The Vickers Vimy was loaded with an electrical generator, an intercom for talking over the engine noise, body suits with electric coils in them to provide heat, and some mail to be delivered to England.  They took off at 1:45 in the afternoon, ahead of the other teams, and just barely clearing the trees surrounding the airfield, they were soon over the Atlantic, and all went smoothly.

It was all smooth for a while, anyway.  At 5:20 PM, their generator conked out.  Lack of a generator deprived them of heat and their intercom.  They really needed that intercom, since an exhaust  pipe burst soon afterward, making enough noise to drown out all conversation.

Soon after, they entered a thick fog.  Brown had been using a sextant to navigate by, but since you need to be able to see what’s in front of you in order to use one, it was completely useless.  Alcock lost control of the plane twice, dropping toward the ocean in a spiral dive.  By 12:15 AM, the fog cleared up, and Brown could see the stars and use his sextant.  He found they were on course, but was surprised to learn that they were also a mere 60 feet above the surface of the ocean, and flying sideways.  (This was an improvement over their occasionally having flown upside-down.)  They were also cold.  Their broken generator meant their electric body suits didn’t work, and since the plane had an open cockpit, this was important!  Freezing though they were, they also thought to bring coffee laced with whisky along, which somewhat made up for the broken heating system.

At around 3:00 AM, the weather turned on them as they flew into a heavy snowstorm.  The snow turned to rain, and their instruments started to ice up.  They got the instruments clear, with Brown doing most of the ice clearing, since navigation was impossible in that weather.  Once the snow and rain cleared up, Brown could navigate again, and discovered that they had somehow turned around and were flying back toward Newfoundland.  They turned their plane around and made way for the British Isles again.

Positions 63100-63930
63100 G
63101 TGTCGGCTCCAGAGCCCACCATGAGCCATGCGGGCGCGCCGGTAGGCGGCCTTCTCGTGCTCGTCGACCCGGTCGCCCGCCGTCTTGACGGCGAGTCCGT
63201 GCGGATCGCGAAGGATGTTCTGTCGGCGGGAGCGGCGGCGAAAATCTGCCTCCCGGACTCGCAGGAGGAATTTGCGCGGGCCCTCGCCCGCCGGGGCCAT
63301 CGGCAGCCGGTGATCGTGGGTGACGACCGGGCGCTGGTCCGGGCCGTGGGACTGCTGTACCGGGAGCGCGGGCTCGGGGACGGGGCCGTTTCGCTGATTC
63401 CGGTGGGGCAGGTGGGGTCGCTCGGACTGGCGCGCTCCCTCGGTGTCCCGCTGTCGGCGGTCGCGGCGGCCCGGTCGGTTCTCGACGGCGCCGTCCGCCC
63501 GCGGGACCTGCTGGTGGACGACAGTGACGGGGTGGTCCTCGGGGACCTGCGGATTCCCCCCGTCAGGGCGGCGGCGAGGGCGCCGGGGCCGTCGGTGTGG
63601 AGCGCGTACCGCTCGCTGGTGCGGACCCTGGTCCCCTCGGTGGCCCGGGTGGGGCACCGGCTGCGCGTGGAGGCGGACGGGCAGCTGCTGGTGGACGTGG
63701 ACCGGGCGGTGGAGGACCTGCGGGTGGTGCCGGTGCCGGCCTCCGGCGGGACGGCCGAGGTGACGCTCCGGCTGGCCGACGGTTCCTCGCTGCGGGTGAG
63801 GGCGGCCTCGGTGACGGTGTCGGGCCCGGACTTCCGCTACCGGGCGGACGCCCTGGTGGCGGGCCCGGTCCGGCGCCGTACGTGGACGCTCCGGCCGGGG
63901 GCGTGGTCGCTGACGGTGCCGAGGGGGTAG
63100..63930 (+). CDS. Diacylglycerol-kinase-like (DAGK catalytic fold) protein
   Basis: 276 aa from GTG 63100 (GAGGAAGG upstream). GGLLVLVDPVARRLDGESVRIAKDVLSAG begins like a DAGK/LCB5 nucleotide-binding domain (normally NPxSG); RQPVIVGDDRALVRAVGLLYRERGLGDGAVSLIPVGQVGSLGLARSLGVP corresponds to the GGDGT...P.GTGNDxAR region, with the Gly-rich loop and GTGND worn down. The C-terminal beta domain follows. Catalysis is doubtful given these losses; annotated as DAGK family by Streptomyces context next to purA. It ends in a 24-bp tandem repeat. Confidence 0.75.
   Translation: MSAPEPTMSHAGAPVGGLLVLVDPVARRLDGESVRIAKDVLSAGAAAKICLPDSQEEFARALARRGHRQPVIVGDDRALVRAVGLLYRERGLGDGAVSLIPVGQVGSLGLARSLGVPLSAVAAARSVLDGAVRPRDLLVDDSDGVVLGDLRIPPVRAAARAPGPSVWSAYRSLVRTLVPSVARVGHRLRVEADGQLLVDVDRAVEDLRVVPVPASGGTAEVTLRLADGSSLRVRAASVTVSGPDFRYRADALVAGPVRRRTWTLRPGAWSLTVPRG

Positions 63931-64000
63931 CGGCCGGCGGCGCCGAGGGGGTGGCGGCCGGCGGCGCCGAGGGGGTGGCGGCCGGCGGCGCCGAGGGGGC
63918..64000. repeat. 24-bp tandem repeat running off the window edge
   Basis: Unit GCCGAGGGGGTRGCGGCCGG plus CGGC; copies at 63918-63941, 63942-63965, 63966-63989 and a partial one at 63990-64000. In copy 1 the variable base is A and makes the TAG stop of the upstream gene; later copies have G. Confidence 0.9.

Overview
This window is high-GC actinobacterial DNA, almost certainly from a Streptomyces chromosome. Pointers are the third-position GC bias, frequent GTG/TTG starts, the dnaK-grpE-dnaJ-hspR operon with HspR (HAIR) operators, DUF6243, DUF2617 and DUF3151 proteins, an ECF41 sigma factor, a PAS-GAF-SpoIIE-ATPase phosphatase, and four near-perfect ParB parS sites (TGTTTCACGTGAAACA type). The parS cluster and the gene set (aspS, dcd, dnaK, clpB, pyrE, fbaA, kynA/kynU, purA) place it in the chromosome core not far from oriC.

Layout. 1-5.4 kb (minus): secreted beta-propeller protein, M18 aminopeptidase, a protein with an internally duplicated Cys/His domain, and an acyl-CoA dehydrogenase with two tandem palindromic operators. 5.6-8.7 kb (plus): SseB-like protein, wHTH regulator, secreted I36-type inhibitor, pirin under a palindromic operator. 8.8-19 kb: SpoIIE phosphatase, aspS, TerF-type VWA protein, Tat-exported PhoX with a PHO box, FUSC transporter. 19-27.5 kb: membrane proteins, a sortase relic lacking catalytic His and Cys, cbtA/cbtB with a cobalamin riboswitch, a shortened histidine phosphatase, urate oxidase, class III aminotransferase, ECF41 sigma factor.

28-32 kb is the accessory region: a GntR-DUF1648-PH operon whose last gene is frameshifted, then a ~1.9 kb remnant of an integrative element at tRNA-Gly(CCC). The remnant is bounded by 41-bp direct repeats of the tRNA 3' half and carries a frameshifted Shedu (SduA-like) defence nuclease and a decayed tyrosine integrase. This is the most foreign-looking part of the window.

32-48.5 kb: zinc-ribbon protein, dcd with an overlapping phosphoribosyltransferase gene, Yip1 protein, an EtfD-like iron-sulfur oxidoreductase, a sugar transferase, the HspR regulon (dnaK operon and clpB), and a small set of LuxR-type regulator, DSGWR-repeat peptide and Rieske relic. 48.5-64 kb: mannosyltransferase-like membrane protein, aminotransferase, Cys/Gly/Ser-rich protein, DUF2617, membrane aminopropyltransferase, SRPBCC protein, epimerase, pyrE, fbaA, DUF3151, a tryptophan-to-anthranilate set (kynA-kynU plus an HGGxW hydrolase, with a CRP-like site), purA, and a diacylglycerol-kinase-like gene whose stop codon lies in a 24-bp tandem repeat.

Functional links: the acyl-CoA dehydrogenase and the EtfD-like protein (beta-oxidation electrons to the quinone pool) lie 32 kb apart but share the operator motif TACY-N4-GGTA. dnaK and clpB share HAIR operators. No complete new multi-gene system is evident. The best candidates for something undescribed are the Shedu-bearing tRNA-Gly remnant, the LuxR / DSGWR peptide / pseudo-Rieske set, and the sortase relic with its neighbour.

Their intended landing spot was County Galway, Ireland.  They aimed for a spot closer to the town of Galway, but instead settled for the first green field they saw, near a small village called Clifden.  At 8:20 AM they came in for a landing, discovering too late that that field was actually a bog.  They crashed there, and walked away from the plane, unscathed.

Alcock and Brown's landing in County Galway, Ireland.  The plane was not unscathed.
Since word of their departure from Newfoundland was delayed for some reason, no one in Ireland was expecting their arrival, so there were no cheering throngs to celebrate their accomplishment.  In Clifden, there was only one person who knew anything about sending telegraphs, and she only knew enough to transmit short messages locally.  Eventually, Alcock and Brown made their way back to England, the proper communication with the press was made, and they got the heroes’ welcome they had earned.  While their flight of 1,890 miles was only a little more than half of the distance Lindbergh would cover in The Spirit of Saint Louis eight years later, this was still an impressive achievement.

In London, they were celebrated and quickly made Knight Commanders of the Order of the British Empire by King George V, and were given additional cash awards of £2,100 from the Ardath Tobacco Company, and £1,000 from private citizen Lawrence R. Phillips for being the first British subjects to fly across the Atlantic.  (They were still the first people to fly across the Atlantic, as well, but Mr. Lawrence put a premium on their being British while doing it, for some reason.)